Early in the week in individual pursuit qualifying, I put down the best average power I’ve ever done in a pursuit, but somehow PB’ed by only 4 tenths of a second (3:37.1) and missed qualifying for the bronze medal ride by 3 tenths. I also had my best-ever Worlds ride in the points race, lapping the field once, winning two sprints and finishing in 5th place (with my team pursuit teammates Lucas and Ian finishing 1-2). Everything was looking good heading into the main event.
Our team, “Colorado USA 2”, with 5 total riders, we opted to run our fastest quartet in the finals. Race results identified me as man 5 (in other words, the low guy on the totem pole), so I would ride in qualifying before giving the spot to Ian Holt in the finals.
When we started, the time to beat was Argentina with a 4:40.096. We reiterated to each other to just do what we had done in training: no risks, nothing crazy, no mistakes or yard sales and we’d make the gold medal ride just fine. We ended with a 4:30.8, the fastest qualifying time, clearing our way for the gold medal final. I started in the third slot, and was able to contribute with three solid pulls, finishing with the team.
For the finals, we knew that the second-placed qualifier (Team USA 1) would certainly have more in the tank than their 4:33.8 qualifying time. After some discussion, we decided to go out on a 4:25 pace and try to raise in the final kilometer. We also modified the pull distribution; Ian came in on double (2 lap) pulls, Lucas (our strongest rider) remained on double pulls, and Jeff dropped from doing 1.5 lap pulls to singles. Mike would again be the starter and ride single pulls.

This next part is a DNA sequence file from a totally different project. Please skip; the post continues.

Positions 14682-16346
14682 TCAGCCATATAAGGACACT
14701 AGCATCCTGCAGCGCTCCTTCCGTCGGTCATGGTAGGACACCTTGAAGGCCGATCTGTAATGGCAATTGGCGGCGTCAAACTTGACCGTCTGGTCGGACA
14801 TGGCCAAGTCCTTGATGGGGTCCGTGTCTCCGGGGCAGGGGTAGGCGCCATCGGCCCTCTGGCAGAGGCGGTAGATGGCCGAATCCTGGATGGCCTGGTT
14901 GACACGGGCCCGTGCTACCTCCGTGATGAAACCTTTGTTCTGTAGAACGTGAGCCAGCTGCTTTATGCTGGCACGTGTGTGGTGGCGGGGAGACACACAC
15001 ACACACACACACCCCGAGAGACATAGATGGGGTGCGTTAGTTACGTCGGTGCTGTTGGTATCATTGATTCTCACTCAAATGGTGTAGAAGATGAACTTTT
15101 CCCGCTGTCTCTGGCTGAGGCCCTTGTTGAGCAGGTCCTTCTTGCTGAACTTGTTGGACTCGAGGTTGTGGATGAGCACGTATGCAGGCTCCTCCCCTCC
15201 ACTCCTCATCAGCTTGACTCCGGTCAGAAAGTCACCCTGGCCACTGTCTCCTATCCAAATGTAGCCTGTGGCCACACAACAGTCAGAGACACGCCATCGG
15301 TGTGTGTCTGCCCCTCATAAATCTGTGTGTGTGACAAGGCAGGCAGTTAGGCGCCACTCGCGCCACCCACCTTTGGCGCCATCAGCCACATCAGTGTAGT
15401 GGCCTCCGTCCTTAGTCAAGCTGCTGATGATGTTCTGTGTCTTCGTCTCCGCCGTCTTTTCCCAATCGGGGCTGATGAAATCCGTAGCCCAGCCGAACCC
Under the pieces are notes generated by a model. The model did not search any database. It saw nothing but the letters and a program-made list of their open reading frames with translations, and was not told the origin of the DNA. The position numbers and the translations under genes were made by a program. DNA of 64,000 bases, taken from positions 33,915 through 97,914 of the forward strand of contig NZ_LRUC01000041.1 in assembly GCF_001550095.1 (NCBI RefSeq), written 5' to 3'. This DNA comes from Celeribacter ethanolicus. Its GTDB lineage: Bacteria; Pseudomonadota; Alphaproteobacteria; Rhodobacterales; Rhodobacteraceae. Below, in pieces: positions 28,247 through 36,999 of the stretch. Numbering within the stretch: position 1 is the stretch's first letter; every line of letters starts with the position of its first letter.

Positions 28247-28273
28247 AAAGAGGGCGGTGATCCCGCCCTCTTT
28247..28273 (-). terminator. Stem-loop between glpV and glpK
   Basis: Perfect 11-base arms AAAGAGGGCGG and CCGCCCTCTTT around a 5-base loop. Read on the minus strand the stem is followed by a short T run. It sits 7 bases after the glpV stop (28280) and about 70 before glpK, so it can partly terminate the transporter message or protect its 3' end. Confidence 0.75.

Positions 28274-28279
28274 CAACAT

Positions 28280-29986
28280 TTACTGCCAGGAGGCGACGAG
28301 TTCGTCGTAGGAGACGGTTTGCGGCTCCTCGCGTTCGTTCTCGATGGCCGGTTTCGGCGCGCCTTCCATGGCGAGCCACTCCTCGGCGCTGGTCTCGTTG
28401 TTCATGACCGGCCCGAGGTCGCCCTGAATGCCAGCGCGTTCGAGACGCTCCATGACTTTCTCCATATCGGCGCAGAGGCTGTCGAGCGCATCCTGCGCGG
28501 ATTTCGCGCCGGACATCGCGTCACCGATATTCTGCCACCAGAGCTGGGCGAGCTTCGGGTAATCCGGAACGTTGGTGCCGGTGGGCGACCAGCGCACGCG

The team came through brilliantly, taking the lead on lap 3 and holding a ~ 2 second gap over USA 1 to take the gold medal, riding a 4:25.1 in the process. USA 1 also rode brilliantly for a 4:29 in the gold medal round, even with a bit of an explosion on the final lap.
The next day – after a relaxing morning ride, I came into the scratch race final with relatively little pressure on myself for a result. I wasn’t feeling particularly snappy, so I included a ride to the track for the evening session to try and get the body going. About midway into the race, a hard acceleration occurred and luckily enough, I was able to fire up the legs and cross a gap that could have been dangerous.
About a lap after crossing this gap, it became evident that it would be a good time hit the gas again and try to force a selection. Unfortunately, I was a little too good at forcing a selection and ended up alone with 13 laps to go in the race. I believe this is the definition of a “suicide move.”
After waiting a couple of laps to see the reaction, I settled in to pursuit mindset, knowing that this was pretty much it. With about 8 laps (2km) to go, I had a little bit less than a half lap gap. The reaction came late, with about 4 laps to go, but I was able to raise my effort and hold off a charge to the line by a couple of bike lengths. Double world champ!
Earning two jerseys would have been unimaginable for me four years prior, when the accident made workouts as simple as a 30-minute trainer ride completely exhausting. Without a doubt, I would not have been equipped for such a move without the motivation of being part of a great pursuit team, and the guidance of Colby as a coach.